In Wang Shuo's No Man's Land


Below is an excerpt from Geremie R. Barmé's book In the Red, on contemporary Chinese culture.

The excerpt is from the chapter on Wang Shuo called ‘The Apotheosis of the Liumang’. With the subject matter concerning a "competition to prove national strength and restore wounded pride", the piece has particular relevance in the year of the Beijing Olympic Games.

For the annotated text, with full references, please refer to the book, available on Amazon.

This excerpt, along with Geremie R. Barmé's introduction, is printed here with permission from the author.

In Wang Shuo’s No Man’s Land

by Geremie R. Barmé

Today, Wang Shuo 王朔 is generally known for his canny media moves and less-than-inspiring new writings. Back in the 1980s, however, he was one of the masters of Chinese fiction and, by extension, social commentary. In late 1989, following the traumatic events of the spring-summer season in Beijing, Wang’s latest novel was serialised in the leading Nanjing literary journal Zhongshan. The Chinese title of the book reflected the author’s mordant wit, as well as his serious purpose. It was Qianwen bie ba wo dang ren 千万别把我当人, which roughly translates as Whatever You Do, Don't Treat Me Like a Human Being. Although available since 2003 in a rather clunky English translation published under the title Please Don’t Call Me Human, I still prefer to render the title as No Man’s Land.

No Man’s Land is Wang’s most political, and pointed, farce. Now, nearly twenty years after the novel’s appearance, it seems like an opportune moment to reconsider this long-forgotten example of the Chinese picaresque, a work of comic bravado that still has a certain resonance.

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Wang Shou's Please don't call me Human. Available on Amazon

It is impossible to review all of the themes and ideas of such complex novel as No Man's Land in a short précis. First and foremost, the story should be seen in the light of broader contemporary cultural issues. In particular the novel was written against the backdrop of a continued debate concerning the Chinese ‘national character’ that, from the late 1980s, was a central feature of the ‘cultural fever’ that engulfed the reading public and informed discussions about the direction of the country's economic and political transformation….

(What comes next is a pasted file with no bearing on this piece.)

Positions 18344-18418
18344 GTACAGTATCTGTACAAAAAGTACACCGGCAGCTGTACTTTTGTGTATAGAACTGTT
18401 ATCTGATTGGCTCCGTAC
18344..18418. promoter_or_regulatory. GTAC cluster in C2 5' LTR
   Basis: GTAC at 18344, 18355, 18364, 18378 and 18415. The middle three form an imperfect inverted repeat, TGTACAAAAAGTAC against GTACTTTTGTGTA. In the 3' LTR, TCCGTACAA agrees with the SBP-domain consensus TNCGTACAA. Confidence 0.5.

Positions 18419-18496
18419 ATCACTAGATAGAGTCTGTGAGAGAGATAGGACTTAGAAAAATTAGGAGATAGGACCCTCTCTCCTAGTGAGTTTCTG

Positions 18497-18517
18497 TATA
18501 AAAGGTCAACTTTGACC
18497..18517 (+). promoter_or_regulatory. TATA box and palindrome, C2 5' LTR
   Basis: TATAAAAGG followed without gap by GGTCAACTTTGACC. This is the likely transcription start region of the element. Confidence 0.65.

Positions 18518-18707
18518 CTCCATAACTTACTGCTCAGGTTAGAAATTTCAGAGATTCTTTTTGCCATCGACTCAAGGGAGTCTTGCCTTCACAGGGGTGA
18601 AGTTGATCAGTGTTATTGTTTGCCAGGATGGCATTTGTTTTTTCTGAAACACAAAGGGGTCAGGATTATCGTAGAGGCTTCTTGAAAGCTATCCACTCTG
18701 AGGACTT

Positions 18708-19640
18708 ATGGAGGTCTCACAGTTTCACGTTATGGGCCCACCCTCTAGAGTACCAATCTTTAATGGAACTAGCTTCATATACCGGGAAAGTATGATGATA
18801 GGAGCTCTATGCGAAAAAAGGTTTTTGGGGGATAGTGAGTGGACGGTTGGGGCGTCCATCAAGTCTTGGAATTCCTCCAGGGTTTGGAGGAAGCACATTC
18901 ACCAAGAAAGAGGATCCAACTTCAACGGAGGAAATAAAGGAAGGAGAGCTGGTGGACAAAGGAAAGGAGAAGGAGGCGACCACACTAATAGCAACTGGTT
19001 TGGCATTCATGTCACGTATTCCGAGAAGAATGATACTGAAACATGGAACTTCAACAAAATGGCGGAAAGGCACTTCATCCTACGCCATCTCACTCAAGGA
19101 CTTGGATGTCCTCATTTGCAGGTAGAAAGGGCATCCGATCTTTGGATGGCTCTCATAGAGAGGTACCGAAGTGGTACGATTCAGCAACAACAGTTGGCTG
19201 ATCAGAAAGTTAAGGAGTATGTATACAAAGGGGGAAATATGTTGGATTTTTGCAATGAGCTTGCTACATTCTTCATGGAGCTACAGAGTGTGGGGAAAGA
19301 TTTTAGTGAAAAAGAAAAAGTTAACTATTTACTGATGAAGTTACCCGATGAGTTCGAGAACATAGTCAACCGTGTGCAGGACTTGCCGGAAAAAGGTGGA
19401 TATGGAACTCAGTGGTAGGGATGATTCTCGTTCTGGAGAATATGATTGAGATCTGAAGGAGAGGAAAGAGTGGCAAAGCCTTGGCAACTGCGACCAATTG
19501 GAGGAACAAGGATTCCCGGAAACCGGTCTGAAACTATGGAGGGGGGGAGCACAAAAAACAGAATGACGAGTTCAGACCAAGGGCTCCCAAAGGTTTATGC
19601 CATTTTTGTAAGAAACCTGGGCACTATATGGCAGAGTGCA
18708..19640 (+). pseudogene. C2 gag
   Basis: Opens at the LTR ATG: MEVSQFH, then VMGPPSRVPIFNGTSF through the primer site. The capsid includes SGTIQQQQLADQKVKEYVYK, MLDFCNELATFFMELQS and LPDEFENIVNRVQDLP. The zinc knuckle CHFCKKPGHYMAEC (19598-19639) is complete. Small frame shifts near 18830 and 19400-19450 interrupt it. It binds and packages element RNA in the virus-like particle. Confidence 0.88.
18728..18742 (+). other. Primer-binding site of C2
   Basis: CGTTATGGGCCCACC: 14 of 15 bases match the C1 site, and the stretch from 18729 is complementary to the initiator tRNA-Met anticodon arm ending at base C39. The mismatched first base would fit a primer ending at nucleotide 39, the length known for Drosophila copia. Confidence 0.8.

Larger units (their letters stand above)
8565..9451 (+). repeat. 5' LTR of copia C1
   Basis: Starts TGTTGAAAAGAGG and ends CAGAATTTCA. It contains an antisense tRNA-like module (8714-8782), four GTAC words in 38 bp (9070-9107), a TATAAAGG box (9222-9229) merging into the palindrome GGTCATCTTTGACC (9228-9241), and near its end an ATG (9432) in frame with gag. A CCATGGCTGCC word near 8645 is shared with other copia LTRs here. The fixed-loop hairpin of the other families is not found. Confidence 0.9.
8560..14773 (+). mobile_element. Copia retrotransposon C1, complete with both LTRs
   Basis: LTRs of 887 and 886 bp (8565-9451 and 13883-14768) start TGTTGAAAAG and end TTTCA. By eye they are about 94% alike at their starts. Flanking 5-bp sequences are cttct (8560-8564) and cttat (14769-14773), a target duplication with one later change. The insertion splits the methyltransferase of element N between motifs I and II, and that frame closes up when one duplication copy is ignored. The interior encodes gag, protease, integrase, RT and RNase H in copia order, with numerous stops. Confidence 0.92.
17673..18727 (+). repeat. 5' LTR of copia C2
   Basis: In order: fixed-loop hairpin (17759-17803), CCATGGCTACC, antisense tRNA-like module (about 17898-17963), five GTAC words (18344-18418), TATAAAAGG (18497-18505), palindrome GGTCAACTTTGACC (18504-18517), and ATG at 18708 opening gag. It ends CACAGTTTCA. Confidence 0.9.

No Man's Land was first mentioned as a novel within a story. In ‘An Attitude’ [一点正经没有] the narrator Fang Yan announces to a clutch of fawning foreigners that his next literary work would be called Whatever You Do, Don't Treat Me Like a Human Being. The explanation of the title that Fang Yan gives is that in the book "one person pleads with his fellow Chinese: whatever you do, don't treat me as a human being. If you treat me like a person [ie, a normal Chinese] it'll be the end of me and I'll share everyone else's faults. Then our nation's problems will never be solved." In a number of Wang's earlier stories there were hints that some characters feeling completely de-humanized, or they sense a need to undergo a complete transformation, but in No Man's Land self-destruction and reconstruction become a motivating force, a national imperative, one that is realized through a mordant and deeply unsettling tale.

Set in a comic dystopia, No Man's Land is about a group of gemen'r 哥们儿 who are not unlike the ‘heroes’ encountered in Wang's earlier stories ‘The Operators’ [顽主] and ‘An Attitude.’ This time around, however, they are liumang 流氓 with political power, and they bring to mind Ying-shih Yü's dire view that 20th-Century Chinese politics had witnessed the rise and domination of the liumang. The story opens with the group discussing, in all seriousness, ways in which they can avenge the recent loss of face China has suffered because it was defeated at an international sports competition in Sapporo, Japan. The first scene describes a meeting of a self-appointed Central Competition Committee (Zhongsaiwei 中赛委), a group of gemen'r who soon show that theirs is a farcical mixture of the Central Advisory Commission of Party elders (Zhongguwei 中顾委), the Politburo of the Communist Party itself, local Party committee dullards, and a chaotic Chinese company board of directors. One of committee members says: “The only talent bequeathed to us by our ancestors, apart from knowing how to eat, is an ability to fight.” Only by beating up on someone else, says another of the group, "can we overcome the frustrations of the past century." The device of using a competition to prove national strength and restore wounded pride recalls numerous stories from martial arts fiction, cinema and television series about late-Qing and early Republican heroes defeating foreign boxers or karate masters with mysterious Chinese kungfu and fancy footwork. In No Man's Land, however, the brief of the Central Competition Committee is to find a Chinese Everyman who will not only redeem national pride but who is also willing to be sacrificed for the greater glory of his country.

Following an exhaustive search for local talent the Committee selects Tang Yuanbao, a crooked pedicab driver, a liumang or pizi 痞子, who coincidentally turns out to an adept in what is supposedly the most powerful form of Chinese kungfu, Dameng quan 大梦拳, literally ‘Great Dream Boxing.’ We soon discover that Tang has learned the art of "dreaming on" from his father, a centenarian who also happens to be the last living Boxer rebel from the turn of the century.